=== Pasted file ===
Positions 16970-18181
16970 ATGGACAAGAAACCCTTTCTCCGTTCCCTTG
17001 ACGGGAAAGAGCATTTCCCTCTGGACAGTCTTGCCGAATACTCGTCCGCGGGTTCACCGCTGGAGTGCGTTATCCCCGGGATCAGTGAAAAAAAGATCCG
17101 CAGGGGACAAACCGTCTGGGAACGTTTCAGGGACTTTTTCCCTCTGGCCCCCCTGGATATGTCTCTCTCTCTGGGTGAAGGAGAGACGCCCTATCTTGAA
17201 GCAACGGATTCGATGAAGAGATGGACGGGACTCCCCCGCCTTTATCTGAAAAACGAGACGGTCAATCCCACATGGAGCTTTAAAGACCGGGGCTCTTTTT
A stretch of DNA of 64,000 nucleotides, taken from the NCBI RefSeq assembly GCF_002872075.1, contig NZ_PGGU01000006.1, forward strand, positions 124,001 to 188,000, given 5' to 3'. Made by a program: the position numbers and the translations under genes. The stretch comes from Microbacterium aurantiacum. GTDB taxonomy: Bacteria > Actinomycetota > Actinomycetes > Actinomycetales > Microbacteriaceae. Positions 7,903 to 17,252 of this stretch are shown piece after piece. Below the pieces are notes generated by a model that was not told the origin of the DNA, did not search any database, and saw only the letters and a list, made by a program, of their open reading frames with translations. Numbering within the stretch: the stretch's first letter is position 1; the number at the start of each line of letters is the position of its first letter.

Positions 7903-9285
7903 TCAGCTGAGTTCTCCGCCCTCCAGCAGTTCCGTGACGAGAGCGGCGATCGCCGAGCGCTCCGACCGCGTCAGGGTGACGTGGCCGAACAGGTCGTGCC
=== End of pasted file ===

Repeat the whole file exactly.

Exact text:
Positions 16970-18181
16970 ATGGACAAGAAACCCTTTCTCCGTTCCCTTG
17001 ACGGGAAAGAGCATTTCCCTCTGGACAGTCTTGCCGAATACTCGTCCGCGGGTTCACCGCTGGAGTGCGTTATCCCCGGGATCAGTGAAAAAAAGATCCG
17101 CAGGGGACAAACCGTCTGGGAACGTTTCAGGGACTTTTTCCCTCTGGCCCCCCTGGATATGTCTCTCTCTCTGGGTGAAGGAGAGACGCCCTATCTTGAA
17201 GCAACGGATTCGATGAAGAGATGGACGGGACTCCCCCGCCTTTATCTGAAAAACGAGACGGTCAATCCCACATGGAGCTTTAAAGACCGGGGCTCTTTTT
A stretch of DNA of 64,000 nucleotides, taken from the NCBI RefSeq assembly GCF_002872075.1, contig NZ_PGGU01000006.1, forward strand, positions 124,001 to 188,000, given 5' to 3'. Made by a program: the position numbers and the translations under genes. The stretch comes from Microbacterium aurantiacum. GTDB taxonomy: Bacteria > Actinomycetota > Actinomycetes > Actinomycetales > Microbacteriaceae. Positions 7,903 to 17,252 of this stretch are shown piece after piece. Below the pieces are notes generated by a model that was not told the origin of the DNA, did not search any database, and saw only the letters and a list, made by a program, of their open reading frames with translations. Numbering within the stretch: the stretch's first letter is position 1; the number at the start of each line of letters is the position of its first letter.

Positions 7903-9285
7903 TCAGCTGAGTTCTCCGCCCTCCAGCAGTTCCGTGACGAGAGCGGCGATCGCCGAGCGCTCCGACCGCGTCAGGGTGACGTGGCCGAACAGGTCGTGCC